Agreed, but I think this question might be being posed as part of a class assignment or some such given the OP asked for older sources "in this case".

I might be wrong, but that's the vibe I'm getting.

[quote="Nate13, post:4, topic:277979"]
1 Corinthians 7:3-6

Based on this many would say calling it "rape" is wrong since in a marriage a husband has given his conjugal rights to his wife and a wife has given her conjugal rights to her husband.

Instead many would say it should be called "spousal sexual abuse" or something to that end and would actually consider it an even greater sin than rape, since the sacred trust that a husband and wife have in marriage has been breached. The last person on Earth you should have to worry about harming you should be your husband or wife.

[/quote]

Agreed. Just because spouses give each other right to sexual access doesn't mean either person has the right to take it.

Luna


#9

[quote="JRKH, post:5, topic:277979"]
How about this quote from Jesus himself, quoting "The Law"..."you shall love your neighbor as yourself." Even if one discounts the idea of the spouses being of "one flesh"...Love your neighbor as yourself, and Do unto others as you would have them do unto you kicks in.

How does rape qualify as something that any God fearing person wants done to them? Therefore, if I do not wish to be raped...I may not rape....in any circumstance...

Peace
James

[/quote]

:thumbsup::thumbsup::thumbsup::thumbsup::thumbsup::thumbsup:


#10

NO, NO, NO, NO, NO.

Oh, and - no.

Please tell us you are doing an assignment…

Doesn’t unitive include consent?


#11

[quote="severus68, post:6, topic:277979"]

While I agree with you that it includes the violition of that trust,** rape is rape and I strongly believe that marital rape is the correct term. The term you suggest would just dilute the sin/crime.**
[/quote]


Yes -- I agree. It is unjust to the victim/wife -- to downplay the gravity of the atrocious violation. Rape is rape.

Here is an article -- concerning the work of a priest -- Fr. Paul Staes. He is endorsing the criminalization of "marital rape" -- for the protection of women in Singapore.

catholicnews.sg/index.php?option=com_content&view=article&id=3114:marital-rape-g&catid=172:online-letters&Itemid=113


#12

[quote="Nate13, post:4, topic:277979"]
1 Corinthians 7:3-6

Based on this many would say calling it "rape" is wrong since in a marriage a husband has given his conjugal rights to his wife and a wife has given her conjugal rights to her husband.

Instead many would say it should be called "spousal sexual abuse" or something to that end and would actually consider it an even greater sin than rape, since the sacred trust that a husband and wife have in marriage has been breached. The last person on Earth you should have to worry about harming you should be your husband or wife.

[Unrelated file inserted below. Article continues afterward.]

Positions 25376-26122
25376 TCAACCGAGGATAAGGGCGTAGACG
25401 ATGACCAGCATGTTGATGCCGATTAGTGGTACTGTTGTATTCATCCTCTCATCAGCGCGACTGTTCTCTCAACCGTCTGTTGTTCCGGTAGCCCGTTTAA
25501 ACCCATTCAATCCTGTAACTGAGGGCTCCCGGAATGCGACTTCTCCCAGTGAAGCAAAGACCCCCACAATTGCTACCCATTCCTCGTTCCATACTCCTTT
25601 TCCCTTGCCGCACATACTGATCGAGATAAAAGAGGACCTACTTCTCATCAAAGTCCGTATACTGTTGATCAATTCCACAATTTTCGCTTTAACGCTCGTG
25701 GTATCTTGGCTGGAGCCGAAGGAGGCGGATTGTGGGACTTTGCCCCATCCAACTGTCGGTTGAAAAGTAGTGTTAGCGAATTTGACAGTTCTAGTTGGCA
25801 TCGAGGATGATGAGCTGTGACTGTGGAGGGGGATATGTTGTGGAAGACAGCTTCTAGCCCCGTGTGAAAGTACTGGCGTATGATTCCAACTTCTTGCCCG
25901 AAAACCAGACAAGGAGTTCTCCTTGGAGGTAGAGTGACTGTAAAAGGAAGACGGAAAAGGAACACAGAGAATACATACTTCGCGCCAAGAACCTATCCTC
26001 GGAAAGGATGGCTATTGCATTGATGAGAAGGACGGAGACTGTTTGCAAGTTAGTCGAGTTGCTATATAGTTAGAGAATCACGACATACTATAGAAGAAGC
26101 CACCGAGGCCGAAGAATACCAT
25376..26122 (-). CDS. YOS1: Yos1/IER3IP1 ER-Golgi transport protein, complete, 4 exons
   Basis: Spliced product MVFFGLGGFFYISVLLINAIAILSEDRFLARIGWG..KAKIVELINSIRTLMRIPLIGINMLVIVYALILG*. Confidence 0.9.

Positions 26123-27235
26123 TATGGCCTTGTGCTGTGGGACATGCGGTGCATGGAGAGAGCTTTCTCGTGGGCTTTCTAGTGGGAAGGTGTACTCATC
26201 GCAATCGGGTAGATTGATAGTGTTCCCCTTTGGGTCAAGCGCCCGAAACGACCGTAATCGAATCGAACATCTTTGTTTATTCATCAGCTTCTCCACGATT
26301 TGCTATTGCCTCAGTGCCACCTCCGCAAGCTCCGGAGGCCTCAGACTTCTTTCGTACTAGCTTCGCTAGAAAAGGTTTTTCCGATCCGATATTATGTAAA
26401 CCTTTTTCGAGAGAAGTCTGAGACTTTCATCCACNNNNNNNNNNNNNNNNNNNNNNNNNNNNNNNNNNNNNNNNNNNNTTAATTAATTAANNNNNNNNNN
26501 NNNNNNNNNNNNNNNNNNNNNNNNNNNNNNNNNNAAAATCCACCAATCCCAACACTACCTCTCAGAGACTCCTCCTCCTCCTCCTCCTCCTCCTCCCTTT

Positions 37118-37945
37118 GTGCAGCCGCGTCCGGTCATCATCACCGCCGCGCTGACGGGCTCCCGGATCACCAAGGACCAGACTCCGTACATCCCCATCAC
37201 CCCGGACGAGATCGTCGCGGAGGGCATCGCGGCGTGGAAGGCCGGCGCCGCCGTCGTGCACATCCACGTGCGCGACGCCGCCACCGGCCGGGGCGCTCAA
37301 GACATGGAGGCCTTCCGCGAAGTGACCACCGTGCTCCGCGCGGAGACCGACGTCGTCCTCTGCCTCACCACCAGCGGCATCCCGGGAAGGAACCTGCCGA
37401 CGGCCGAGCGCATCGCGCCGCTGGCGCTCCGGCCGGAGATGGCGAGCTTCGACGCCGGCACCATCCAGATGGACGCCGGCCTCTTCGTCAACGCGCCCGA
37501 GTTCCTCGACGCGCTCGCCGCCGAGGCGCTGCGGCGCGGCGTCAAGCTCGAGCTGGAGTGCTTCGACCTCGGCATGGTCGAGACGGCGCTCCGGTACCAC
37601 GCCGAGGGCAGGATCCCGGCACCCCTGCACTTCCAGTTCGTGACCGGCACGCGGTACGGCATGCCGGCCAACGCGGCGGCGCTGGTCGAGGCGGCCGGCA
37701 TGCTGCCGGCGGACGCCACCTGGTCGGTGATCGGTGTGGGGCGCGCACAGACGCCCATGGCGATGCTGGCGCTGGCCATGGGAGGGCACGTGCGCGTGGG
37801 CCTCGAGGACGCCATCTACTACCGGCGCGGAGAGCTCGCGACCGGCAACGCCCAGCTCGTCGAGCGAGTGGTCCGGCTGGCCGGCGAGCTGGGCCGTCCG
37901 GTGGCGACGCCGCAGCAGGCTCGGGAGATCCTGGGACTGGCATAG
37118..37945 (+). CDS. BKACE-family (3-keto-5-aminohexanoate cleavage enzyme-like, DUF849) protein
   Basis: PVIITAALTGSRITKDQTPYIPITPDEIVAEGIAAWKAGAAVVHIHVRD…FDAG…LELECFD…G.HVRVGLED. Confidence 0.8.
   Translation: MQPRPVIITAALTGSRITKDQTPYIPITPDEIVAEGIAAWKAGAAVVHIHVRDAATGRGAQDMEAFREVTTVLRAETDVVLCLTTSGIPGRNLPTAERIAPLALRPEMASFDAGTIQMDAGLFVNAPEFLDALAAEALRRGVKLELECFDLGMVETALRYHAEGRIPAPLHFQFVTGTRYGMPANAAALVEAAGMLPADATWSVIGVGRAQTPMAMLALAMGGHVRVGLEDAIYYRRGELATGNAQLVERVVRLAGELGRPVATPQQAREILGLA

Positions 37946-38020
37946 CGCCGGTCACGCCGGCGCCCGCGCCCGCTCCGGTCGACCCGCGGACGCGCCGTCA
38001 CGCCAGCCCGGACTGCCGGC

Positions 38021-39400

[/quote]

:thumbsup:

And the use of other terms for such violence in marriage is not a downgrading of the sin but a can be argued to be taking it up in seriousness.

In a similar way --we call in moral theology the sin of two unmarried persons "fornication" where as we would not call a husband having sexual relations with a woman who is not his wife "fornication". Rather we use the worse reference "adultery". For he can no longer commit the sin of "fornication" for he is now married. His evil is much worse --it is an evil that involves injustice too to his wife --it is not fornication it is adultery.


#13

[quote="Bookcat, post:12, topic:277979"]
:thumbsup:

And the use of other terms for such violence in marriage is not a downgrading of the sin but a can be argued to be taking it up in seriousness.

In a similar way --we call in moral theology the sin of two unmarried persons "fornication" where as we would not call a husband having sexual relations with a woman who is not his wife "fornication". Rather we use the worse reference "adultery". For he can no longer commit the sin of "fornication" for he is now married. His evil is much worse --it is an evil that involves injustice too to his wife --it is not fornication it is adultery.

[/quote]


Forcing sex on a spouse ---IS Rape.


#14

[quote="Walking_Home, post:13, topic:277979"]

Forcing sex on a spouse ---IS Rape.

[/quote]

Rape - Forcing someone to have sex without their consent.

The reason that term cannot be so readily applied within marriage technically is because of what was quoted above. In marriage spouses have exchanged conjugal rights (1 Cor 7:3). In other words they have given assent to give their bodies freely to each other as long as they are married. Thus what you have is a bond of trust based in love.

What is being breached when a husband forces himself on his wife or a wife forces herself on her husband is what is found in 1 Cor 7:4:

4 The wife does not have authority over her own body but yields it to her husband. In the same way, the husband does not have authority over his own body but yields it to his wife.

If a husband is forcing himself on his wife he is not yielding his body to his wife. He is breaking the trust and love inherent to his marriage and going against the vows he said on his wedding day. You might go as far as saying he is breaking the covenant of his marriage.

For the purposes of secular law, it is rape. There is no reason to distinguish a difference there as the punishment should be the same either way.